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How To Properly Repair Ball Marks

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Rut row. Though I've always repaired my ball marks, and usually several others, evidently I've been doing it wrong all along. I push the sides in and up and push the back flap forward and tamp down. And if I find a little piece of turf has come out (often does), I put it back in the indent where it appears to have come from. I would have thought it would work as it resembles how sod is laid - where all the roots are "broken?"

I tried doing it the right way as described in the video, and couldn't seem to close the gap. But my ball marks are almost always MUCH larger and deeper than the one shown in the video. Having read this again this morning, I will try to do it right - guess I'll have to push harder from further away from the indentation?

Edited by Midpack

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30 minutes ago, Midpack said:

Rut row. Though I've always repaired my ball marks, and usually several others, evidently I've been doing it wrong all along. I push the sides in and up and push the back flap forward and tamp down. And if I find a little piece of turf has come out (often does), I put it back in the indent where it appears to have come from. I would have thought it would work as it resembles how sod is laid - where all the roots are "broken?"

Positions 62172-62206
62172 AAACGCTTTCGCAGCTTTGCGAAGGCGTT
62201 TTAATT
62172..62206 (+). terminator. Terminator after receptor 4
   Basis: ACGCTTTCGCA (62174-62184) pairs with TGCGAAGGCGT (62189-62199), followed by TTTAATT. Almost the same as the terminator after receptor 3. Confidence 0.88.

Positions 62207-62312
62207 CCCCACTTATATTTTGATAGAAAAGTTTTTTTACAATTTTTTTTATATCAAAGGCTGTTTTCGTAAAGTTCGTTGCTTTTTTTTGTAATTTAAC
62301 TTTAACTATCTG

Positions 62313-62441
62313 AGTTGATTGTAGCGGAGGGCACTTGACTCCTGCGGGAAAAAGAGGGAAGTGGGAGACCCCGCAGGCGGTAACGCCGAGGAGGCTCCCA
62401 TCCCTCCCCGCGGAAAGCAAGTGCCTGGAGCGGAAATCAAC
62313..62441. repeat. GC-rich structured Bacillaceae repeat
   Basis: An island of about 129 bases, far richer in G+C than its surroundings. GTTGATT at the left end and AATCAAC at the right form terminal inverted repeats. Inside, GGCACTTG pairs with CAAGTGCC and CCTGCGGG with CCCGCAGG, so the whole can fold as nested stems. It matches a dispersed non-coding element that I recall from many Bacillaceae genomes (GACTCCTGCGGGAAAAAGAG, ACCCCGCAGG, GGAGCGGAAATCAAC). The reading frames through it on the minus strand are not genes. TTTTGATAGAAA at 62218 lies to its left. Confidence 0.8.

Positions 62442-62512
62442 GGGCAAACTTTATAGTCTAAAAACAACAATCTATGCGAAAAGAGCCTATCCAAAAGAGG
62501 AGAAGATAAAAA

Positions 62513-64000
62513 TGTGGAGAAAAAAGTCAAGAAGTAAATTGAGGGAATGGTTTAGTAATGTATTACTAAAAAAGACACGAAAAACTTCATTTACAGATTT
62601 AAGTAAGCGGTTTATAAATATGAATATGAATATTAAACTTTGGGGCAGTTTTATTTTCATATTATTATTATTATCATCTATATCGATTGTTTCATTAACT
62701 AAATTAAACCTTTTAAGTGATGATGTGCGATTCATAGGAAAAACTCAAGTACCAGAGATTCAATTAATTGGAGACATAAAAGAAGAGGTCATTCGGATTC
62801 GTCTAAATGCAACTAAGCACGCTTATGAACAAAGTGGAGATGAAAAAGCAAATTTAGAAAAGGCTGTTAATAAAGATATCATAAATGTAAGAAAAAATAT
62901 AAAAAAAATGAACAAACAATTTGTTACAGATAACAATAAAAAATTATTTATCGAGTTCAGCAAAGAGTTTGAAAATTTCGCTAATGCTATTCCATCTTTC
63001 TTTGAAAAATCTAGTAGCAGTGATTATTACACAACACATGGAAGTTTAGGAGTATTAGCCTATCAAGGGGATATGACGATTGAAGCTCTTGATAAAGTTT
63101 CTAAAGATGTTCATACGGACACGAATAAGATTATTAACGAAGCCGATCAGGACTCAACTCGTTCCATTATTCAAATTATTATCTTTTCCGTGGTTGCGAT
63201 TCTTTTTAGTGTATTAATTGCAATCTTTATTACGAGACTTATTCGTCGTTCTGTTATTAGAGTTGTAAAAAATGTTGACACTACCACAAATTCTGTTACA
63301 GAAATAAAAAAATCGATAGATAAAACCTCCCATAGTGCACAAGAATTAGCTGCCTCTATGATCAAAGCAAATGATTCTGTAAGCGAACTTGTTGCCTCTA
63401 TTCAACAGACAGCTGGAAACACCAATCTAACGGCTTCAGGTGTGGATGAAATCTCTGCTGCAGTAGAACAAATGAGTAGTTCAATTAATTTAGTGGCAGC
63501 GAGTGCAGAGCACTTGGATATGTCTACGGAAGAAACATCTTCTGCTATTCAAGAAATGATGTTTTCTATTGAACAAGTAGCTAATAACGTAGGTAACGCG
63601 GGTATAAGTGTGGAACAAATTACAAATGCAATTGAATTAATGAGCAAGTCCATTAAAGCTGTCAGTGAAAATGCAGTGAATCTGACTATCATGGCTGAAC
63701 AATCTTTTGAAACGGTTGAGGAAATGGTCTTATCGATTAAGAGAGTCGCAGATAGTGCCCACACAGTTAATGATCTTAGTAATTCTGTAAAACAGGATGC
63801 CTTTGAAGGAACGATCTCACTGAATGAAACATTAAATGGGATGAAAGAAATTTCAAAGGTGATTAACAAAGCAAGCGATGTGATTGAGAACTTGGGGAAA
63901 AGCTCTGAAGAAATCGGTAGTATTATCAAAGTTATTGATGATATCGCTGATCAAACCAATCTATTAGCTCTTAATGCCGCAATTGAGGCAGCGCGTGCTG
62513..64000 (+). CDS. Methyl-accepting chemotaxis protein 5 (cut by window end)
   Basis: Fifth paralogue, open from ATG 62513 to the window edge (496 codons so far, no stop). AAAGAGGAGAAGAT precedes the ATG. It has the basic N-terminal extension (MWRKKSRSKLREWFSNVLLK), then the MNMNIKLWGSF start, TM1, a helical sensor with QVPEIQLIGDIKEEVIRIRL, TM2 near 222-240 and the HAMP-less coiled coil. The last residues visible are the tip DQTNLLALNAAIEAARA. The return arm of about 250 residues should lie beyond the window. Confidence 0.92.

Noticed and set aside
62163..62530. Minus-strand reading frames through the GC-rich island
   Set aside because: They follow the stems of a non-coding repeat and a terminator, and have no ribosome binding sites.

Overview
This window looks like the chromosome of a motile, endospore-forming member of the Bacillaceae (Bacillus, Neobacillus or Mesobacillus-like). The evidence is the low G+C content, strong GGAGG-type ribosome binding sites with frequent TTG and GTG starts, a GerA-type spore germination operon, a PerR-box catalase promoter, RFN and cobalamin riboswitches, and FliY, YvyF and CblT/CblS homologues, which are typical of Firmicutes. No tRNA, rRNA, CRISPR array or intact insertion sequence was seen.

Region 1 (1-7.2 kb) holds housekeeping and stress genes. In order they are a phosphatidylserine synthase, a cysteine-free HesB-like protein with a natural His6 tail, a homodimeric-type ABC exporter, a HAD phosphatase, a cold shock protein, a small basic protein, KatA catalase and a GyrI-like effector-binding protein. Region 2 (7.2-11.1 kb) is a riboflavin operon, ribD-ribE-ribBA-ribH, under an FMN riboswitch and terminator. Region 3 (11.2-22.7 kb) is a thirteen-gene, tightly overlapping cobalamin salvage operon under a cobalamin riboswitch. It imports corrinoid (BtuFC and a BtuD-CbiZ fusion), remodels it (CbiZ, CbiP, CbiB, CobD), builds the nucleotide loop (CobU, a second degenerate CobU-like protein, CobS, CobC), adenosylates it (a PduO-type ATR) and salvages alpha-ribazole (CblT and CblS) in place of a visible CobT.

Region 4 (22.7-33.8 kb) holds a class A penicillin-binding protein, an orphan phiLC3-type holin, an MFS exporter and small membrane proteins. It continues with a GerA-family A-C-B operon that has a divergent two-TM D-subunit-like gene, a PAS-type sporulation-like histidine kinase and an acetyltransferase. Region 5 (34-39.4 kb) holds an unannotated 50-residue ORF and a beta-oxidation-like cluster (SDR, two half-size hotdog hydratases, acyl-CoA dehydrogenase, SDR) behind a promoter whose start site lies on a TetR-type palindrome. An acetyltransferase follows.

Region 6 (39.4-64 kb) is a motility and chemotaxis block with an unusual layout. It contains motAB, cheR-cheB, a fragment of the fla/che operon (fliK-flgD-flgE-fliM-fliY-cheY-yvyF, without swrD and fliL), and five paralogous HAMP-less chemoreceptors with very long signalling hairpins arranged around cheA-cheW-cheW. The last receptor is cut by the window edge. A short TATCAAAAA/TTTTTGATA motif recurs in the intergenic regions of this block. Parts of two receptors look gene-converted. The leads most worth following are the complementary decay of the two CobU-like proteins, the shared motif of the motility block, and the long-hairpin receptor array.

I tried doing it the right way as described in the video, and couldn't seem to close the gap. But my ball marks are almost always MUCH larger and deeper than the one shown in the video. Having read this again this morning, I will try to do it right - guess I'll have to push harder from further away from the indentation?

This is partly why I did this as well. Now I take that flap out and it takes me a full minute to repair the marks.

On a recent round, my partners told me to just stuff the flap back in and I’d be done in less than half the time. The more greens I hit the more this amount of time feels like an intrusion on my partners’ golf. :-P

 

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Just now, Lihu said:

This is partly why I did this as well. Now I take that flap out and it takes me a full minute to repair the marks.

On a recent round, my partners told me to just stuff the flap back in and I’d be done in less than half the time. The more greens I hit the more this amount of time feels like an intrusion on my partners’ golf. :-P

 

A minute?  Do you snap on surgical gloves and wear a magnifier headset?  What could possibly take a minute?